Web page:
NEW YORK (Reuters) - Sales of existing home sales were down 3.8 percent in May and the median price for a home continued to fall, the National Association of Realtors said on Tuesday.
KEY POINTS: * The National Association of Realtors said sales doped 3.8 percent month over month to an annual rate of 4.81 million units, the lowest since November, after a downwardly revised 5.0 million unit pace in April.
MICHAEL MORAN, CHIEF ECONOMIST, DAIWA SECURITIES AMERICA, NEW YORK:
“It was very disappointing. We did not have any meaningful recovery in the homes sales market. We had adverse weather in some parts of the country in April which could have prevented some people from looking from homes, but a more likely explanation is that the demand for housing is generally soft and credit conditions are tight, which is putting pressure on the housing market.
“You can get some random volatility (on a month-to-month basis). But if you look at the trend in home sales, we have seen only a modest pickup from those we had during the recession. It’s a soft housing market. We are not going to see a meaningful recovery until we have clear evidence that prices have stabilized.”
“On the surface it’s a pretty soft report; but it implies that June existing homes sales should show a nice rebound.
“There were some crazy weather events from the flooding, rash of thunderstorms, tornadoes; that’s at least part of the explanation for some of the weakness. There was an impact from harsh weather in the Midwest, which was down 6 percent for the month of May, the largest percentage decline for all four regions.
“For existing homes sales we prefer to look at the 6-month average. If you look at the 6-month average, it’s just north of about 5 million homes right now, and has been ticking up very slowly since December. Data on a month-to-month basis can be choppy, but the 6-month data is slowly creeping.
“What’s much more important about what this says is about where prices are going. That is going to put a lot more pressure on consumers; declining value is going to put a severe strain on consumers. It’s important in that context, what does it say about where home prices are going?”
MICHAEL SHELDON, CHIEF MARKET STRATEGIST, RDM FINANCIAL, WESTPORT, CONNECTICUT:
“No surprise that the housing numbers were down once again for the month of May. However, the headline numbers was slightly better than forecast. Beneath the surface, the month’s supply, which is more widely watched by the market, increased once again on a month-over-month basis and continues to point to a sluggish outlook for the housing market in the near term.
“The most important issue for the markets over the near term (however) is what happens in Greece.”
TOM PORCELLI, CHIEF ECONOMIST, RBC CAPITAL MARKETS, NEW YORK:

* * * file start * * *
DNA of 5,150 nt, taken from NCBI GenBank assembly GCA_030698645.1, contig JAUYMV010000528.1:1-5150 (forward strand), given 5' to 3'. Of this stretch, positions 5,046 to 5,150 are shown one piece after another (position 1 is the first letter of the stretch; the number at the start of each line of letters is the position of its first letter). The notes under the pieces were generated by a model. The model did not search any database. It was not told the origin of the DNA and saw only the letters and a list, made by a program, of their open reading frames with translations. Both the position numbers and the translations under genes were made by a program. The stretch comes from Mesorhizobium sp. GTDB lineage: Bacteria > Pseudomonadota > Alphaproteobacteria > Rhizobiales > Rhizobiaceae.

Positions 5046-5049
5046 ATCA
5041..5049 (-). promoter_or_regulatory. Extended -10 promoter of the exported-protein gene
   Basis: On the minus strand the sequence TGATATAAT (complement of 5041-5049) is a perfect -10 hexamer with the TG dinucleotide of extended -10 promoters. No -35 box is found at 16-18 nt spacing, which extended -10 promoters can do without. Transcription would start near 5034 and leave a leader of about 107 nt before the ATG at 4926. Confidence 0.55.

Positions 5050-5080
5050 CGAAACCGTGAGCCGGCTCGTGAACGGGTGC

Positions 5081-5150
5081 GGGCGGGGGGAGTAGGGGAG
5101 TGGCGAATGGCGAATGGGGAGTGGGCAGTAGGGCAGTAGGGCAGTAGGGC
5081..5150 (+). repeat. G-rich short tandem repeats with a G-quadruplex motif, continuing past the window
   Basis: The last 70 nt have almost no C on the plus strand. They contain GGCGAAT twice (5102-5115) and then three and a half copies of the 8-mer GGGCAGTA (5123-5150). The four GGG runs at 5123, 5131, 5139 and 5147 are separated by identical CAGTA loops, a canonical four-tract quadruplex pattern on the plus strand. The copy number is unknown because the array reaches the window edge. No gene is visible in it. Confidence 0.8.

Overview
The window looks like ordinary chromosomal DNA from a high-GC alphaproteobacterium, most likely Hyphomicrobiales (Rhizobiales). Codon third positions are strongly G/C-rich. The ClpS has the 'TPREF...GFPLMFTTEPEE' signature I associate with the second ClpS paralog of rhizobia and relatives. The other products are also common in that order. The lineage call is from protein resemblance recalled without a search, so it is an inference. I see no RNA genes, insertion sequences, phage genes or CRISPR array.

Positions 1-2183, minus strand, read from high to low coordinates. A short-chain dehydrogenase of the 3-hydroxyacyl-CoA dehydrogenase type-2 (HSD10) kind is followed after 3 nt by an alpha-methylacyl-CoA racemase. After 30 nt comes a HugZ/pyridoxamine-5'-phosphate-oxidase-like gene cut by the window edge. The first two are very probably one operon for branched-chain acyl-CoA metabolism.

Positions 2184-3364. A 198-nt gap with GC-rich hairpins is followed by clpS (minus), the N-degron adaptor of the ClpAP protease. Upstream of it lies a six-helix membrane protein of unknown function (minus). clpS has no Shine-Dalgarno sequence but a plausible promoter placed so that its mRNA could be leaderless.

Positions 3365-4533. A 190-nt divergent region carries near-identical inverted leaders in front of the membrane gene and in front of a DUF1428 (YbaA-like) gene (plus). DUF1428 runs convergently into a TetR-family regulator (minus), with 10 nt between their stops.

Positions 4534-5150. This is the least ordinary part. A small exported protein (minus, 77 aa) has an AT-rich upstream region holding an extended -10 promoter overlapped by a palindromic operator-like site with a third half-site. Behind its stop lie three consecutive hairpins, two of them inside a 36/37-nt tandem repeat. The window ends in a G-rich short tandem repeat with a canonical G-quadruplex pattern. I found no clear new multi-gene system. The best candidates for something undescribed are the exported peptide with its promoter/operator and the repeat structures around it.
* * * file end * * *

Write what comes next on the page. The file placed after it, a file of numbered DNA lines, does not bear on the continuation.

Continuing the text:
“This one report does not change our long-term view in that we still believe the housing market will remain a drag on overall economic activity in 2011 and likely into 2012. We expect stabilization in 2012. I do not think this report sheds any new light and the housing market effectively remains in a state of depression.”
TOM DONINO, CO-HEAD OF TRADING, FIRST NEW YORK SECURITIES, NEW YORK:
“It came out exactly in line and I think that not one person will pay attention to this. There’s the obvious event that people are paying attention to, which is the Greek vote. So far it looks like people are expecting a positive outcome from that. If it doesn’t go that way, it’s anybody’s guess how much downside there could be.”
DAVID SLOAN, ECONOMIST, IFR ECONOMICS, A UNIT OF THOMSON REUTERS:
“While suggesting that May existing home sales would prove the year’s low, the NAR did express concern over pending action in Congress to require a 20% down payment for home purchases that could dampen any recovery. The regional breakdown for May’s report showed no regions seeing increases, with the best being an unchanged outcome in the West, and the weakest being a 6.4% fall in the Midwest where bad weather was an additional problem. Distressed sales made up 31% of total sales in May, a decline from the levels seen in most recent months, and it may be that legal difficulties delaying foreclosures was a factor here.
“Price data reported monthly gains of 3.4% for the median and 2.0% for the average, but these gains are in part seasonal and April’s gains were revised down in both series. Yr/yr rates of -4.6% for the median and -2.9% for the average are both the least negative since November, which suggests that the market may not be quite as weak as the headline home sales pace suggests. Still, this is clearly a weak report. If pending home sales rebound in line with NAR projections that may temper pessimism on the state of the housing market somewhat, but even that may do little more than imply a stable underlying picture rather than the negative picture seen in the latest data.”
MARKET REACTION: STOCKS: U.S. stock indexes added to gains BONDS: U.S. bond prices eased, boosting yields slightly FOREX: The dollar was little changed